Sheep and lambs are a natural fit on our farm. We rotate our sheep and cattle daily to fresh ground, ensuring a consistent graze for our pastures. While the cattle primarily enjoy grazing grasses and clover, our sheep are both grazers and ‘browsers’; this means that they like to eat vegetation that is sometimes considered a ‘weed’. Here at Smith Meadows, we have another word for these so-called weeds: we call them ‘forbs’. Forbs are often wildflowers, such as chickory or queen anne’s lace, wild rose, or vines such as honey suckle. Packed with nutrition and protein, our lambs flourish on this wild, natural, abundant vegetation. While the cattle contentedly pass these by, our sheep and lambs gobble them like candy, making the entire landscape of our farm a veritable buffet for our wandering herds.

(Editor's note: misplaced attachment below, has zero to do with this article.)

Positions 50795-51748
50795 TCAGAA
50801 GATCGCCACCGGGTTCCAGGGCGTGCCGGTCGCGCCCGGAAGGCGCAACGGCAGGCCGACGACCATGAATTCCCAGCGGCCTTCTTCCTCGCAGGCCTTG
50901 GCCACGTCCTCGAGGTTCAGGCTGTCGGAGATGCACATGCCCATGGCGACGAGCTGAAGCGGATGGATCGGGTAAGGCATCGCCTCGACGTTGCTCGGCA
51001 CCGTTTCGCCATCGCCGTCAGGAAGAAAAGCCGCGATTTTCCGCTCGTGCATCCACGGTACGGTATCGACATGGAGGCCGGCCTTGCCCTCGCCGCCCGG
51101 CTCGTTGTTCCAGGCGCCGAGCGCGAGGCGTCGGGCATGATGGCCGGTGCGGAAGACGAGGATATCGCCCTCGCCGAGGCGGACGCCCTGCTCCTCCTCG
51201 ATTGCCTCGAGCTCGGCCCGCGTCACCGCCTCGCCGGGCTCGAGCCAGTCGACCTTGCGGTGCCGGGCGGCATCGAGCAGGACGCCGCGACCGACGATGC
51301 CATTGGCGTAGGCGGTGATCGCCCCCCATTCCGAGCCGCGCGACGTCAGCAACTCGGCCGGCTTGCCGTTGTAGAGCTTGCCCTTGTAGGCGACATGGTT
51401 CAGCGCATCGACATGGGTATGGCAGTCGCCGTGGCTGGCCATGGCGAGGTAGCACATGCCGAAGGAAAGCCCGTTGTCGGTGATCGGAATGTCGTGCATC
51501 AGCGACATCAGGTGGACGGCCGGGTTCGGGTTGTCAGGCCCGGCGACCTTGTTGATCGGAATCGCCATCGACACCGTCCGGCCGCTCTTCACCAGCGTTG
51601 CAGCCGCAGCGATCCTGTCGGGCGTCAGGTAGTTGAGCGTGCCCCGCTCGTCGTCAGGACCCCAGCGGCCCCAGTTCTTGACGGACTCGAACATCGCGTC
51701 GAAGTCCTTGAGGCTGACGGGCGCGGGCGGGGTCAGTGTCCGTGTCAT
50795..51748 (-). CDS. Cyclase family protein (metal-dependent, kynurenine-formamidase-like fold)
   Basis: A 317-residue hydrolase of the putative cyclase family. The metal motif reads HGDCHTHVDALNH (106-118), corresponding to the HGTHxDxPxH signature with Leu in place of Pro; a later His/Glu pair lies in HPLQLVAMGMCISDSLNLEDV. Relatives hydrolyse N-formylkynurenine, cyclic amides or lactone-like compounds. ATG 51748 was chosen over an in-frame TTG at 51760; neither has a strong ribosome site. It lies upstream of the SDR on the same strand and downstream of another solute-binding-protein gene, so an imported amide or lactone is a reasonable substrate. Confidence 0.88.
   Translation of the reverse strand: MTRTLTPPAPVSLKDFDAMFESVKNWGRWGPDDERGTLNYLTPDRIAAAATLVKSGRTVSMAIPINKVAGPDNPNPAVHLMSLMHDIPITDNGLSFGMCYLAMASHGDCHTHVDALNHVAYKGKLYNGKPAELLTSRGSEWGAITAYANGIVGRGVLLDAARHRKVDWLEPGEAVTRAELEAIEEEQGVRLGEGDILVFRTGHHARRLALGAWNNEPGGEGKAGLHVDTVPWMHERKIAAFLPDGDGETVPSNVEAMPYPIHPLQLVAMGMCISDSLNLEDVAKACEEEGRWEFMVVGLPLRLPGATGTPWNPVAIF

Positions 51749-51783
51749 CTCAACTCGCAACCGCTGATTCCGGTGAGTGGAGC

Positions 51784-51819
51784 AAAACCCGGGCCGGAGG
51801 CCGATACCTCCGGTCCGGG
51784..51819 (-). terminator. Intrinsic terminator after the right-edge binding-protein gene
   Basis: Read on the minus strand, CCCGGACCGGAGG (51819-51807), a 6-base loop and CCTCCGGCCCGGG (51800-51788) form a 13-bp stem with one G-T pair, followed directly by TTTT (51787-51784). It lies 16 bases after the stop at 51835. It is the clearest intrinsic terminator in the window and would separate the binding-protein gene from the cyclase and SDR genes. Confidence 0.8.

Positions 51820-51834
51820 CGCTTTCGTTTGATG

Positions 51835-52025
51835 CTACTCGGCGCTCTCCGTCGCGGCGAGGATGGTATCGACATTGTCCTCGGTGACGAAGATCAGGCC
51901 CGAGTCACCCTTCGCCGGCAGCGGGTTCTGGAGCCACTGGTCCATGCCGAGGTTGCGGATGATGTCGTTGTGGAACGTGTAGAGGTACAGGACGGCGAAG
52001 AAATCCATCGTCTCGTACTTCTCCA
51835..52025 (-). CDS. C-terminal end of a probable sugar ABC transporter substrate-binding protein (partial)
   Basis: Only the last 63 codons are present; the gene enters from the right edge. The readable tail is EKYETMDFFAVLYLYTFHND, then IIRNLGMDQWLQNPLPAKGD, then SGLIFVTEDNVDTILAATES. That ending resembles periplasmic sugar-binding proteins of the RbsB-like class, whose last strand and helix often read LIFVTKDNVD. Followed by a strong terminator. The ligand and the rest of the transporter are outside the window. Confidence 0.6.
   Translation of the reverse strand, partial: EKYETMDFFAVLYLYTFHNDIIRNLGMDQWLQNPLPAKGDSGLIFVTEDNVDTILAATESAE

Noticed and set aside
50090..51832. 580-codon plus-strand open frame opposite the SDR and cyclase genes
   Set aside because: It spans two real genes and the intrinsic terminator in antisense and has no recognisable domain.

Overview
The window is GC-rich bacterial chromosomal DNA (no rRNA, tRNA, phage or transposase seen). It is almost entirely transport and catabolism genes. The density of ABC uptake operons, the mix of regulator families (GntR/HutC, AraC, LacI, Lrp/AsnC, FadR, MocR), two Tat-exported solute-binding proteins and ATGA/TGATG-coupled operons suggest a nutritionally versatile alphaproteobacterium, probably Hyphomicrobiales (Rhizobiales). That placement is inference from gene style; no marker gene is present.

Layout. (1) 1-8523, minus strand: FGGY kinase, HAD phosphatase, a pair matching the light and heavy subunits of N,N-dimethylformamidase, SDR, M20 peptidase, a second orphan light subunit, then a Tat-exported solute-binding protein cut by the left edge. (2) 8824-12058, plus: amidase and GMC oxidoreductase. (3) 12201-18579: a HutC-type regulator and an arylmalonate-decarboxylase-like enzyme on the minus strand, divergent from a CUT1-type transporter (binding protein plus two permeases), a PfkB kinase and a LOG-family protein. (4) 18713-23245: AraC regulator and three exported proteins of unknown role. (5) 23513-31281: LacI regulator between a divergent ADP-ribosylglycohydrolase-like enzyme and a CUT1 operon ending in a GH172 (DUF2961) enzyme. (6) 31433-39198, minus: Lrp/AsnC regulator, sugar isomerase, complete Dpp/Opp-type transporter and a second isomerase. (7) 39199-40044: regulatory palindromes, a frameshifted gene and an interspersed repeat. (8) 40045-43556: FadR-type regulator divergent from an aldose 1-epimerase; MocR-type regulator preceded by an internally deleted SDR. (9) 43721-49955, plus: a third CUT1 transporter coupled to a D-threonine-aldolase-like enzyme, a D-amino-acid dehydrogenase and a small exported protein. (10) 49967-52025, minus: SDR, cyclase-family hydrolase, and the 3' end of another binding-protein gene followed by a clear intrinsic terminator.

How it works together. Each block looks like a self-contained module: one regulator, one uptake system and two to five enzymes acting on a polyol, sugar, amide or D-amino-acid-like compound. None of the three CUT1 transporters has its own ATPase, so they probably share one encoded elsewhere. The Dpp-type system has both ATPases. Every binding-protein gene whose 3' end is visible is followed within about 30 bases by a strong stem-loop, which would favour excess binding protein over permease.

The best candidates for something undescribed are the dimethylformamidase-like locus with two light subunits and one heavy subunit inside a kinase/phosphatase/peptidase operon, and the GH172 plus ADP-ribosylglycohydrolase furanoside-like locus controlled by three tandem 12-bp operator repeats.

We raise Katahdin sheep on our farm. This breed is regarded as a ‘hair sheep’; instead of producing a spinning/knitting wool, they grow a heavy coat each fall, and shed it off themselves in the spring. Each April, you can see sheep all over our farm dragging their coats behind them, in effect shearing themselves in advance of hot summer days. By the time June rolls around, they are sleek and white, and ready for the long summer days.
Lambs are born in the spring, and usually end up at farmers market starting in late August. Availability continues into late winter. The Katadhdin breed produces a meaty, low fat lamb that our customers frequently tell us is among the best they’ve ever tasted.